This research examines the relationship between legal status and oral health care among Mexican-origin children. Using the 2001–2014 California Health Interview Surveys, the objectives are: (1) to demonstrate population-level changes in the legal statuses of parents, the legal statuses of children, and the likelihood of receiving dental care; (2) to reveal how the roles of legal status boundaries in dental care are changing; and (3) to determine whether the salience of these boundaries is attributable to legal status per se. The results reveal increases in the native-born share and dental care utilization for the total Mexican-origin population. Although dental care was primarily linked to parental citizenship early in this period, parental legal statuses are no longer a unique source of variation in utilization (despite the greater likelihood of insurance among citizens). These results imply that future gains in utilization among Mexican-origin children will mainly come from overcoming barriers to care among the native born.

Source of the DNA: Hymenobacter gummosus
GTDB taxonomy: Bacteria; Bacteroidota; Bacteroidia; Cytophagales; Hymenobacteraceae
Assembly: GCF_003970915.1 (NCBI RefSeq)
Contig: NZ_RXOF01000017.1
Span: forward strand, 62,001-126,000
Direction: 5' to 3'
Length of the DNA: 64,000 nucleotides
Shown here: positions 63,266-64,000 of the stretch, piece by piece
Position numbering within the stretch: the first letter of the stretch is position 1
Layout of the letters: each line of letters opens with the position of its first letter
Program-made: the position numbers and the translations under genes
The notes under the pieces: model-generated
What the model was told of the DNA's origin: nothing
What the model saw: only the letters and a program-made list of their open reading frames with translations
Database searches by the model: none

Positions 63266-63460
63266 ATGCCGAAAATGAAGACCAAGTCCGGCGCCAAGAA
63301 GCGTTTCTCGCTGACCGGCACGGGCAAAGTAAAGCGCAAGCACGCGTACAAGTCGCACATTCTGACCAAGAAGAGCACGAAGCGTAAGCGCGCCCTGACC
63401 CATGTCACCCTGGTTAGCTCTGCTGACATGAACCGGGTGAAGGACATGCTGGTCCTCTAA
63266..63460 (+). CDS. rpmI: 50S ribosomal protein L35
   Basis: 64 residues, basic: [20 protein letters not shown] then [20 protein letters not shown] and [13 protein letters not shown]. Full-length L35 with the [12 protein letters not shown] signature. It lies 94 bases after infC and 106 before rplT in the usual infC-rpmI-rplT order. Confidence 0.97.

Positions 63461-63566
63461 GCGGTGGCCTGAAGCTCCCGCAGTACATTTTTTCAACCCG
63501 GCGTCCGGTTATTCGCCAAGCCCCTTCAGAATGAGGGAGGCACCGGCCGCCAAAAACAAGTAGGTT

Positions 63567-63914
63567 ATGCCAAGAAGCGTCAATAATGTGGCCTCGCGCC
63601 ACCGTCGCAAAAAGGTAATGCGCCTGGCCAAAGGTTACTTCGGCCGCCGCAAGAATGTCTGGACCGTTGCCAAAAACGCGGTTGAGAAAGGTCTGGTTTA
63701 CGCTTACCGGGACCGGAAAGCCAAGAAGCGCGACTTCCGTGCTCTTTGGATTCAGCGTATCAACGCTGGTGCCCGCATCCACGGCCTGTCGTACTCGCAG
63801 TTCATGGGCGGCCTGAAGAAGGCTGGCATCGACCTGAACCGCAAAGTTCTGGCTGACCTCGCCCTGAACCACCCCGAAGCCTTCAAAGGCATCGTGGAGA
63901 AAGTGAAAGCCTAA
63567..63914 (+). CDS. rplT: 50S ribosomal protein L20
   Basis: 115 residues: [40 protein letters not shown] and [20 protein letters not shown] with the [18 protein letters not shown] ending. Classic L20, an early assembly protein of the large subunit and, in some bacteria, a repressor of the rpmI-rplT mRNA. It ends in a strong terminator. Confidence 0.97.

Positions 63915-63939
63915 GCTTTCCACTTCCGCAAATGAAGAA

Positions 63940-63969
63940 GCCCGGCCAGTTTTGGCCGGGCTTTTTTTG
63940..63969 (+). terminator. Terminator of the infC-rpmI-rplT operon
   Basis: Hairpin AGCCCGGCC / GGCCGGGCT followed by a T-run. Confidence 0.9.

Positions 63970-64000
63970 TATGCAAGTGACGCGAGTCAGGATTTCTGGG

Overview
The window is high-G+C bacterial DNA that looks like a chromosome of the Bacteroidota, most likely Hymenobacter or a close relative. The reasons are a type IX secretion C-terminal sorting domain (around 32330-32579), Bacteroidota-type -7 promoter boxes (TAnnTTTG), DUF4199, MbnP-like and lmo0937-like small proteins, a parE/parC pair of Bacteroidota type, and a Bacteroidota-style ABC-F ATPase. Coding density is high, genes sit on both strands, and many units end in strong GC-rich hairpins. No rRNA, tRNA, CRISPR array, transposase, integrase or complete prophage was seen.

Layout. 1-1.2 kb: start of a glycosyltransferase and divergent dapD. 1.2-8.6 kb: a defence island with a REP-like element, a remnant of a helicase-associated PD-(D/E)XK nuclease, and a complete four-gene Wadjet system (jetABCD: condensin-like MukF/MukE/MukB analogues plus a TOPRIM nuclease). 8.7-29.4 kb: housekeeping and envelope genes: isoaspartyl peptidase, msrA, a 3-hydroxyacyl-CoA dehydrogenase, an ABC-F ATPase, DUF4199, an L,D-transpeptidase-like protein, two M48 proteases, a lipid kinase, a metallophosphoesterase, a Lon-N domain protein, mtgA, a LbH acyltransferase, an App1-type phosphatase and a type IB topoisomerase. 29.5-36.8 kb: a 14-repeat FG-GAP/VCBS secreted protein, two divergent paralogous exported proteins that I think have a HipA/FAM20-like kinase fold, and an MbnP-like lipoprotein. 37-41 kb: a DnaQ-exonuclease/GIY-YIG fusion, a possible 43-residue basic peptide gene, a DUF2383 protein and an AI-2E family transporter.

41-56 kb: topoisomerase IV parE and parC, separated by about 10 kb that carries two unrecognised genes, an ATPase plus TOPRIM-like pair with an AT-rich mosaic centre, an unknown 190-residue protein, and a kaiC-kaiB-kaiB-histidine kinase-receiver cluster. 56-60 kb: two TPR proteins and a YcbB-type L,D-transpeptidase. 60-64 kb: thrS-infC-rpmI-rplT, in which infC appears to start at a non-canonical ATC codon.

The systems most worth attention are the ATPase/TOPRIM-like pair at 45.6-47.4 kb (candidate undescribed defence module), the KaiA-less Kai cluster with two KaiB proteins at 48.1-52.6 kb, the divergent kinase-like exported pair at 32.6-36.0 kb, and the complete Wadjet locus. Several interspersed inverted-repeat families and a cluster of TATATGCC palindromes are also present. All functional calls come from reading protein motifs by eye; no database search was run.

All Science Journal Classification (ASJC) codes
- Health(social science)
- Health Policy
- Public Health, Environmental and Occupational Health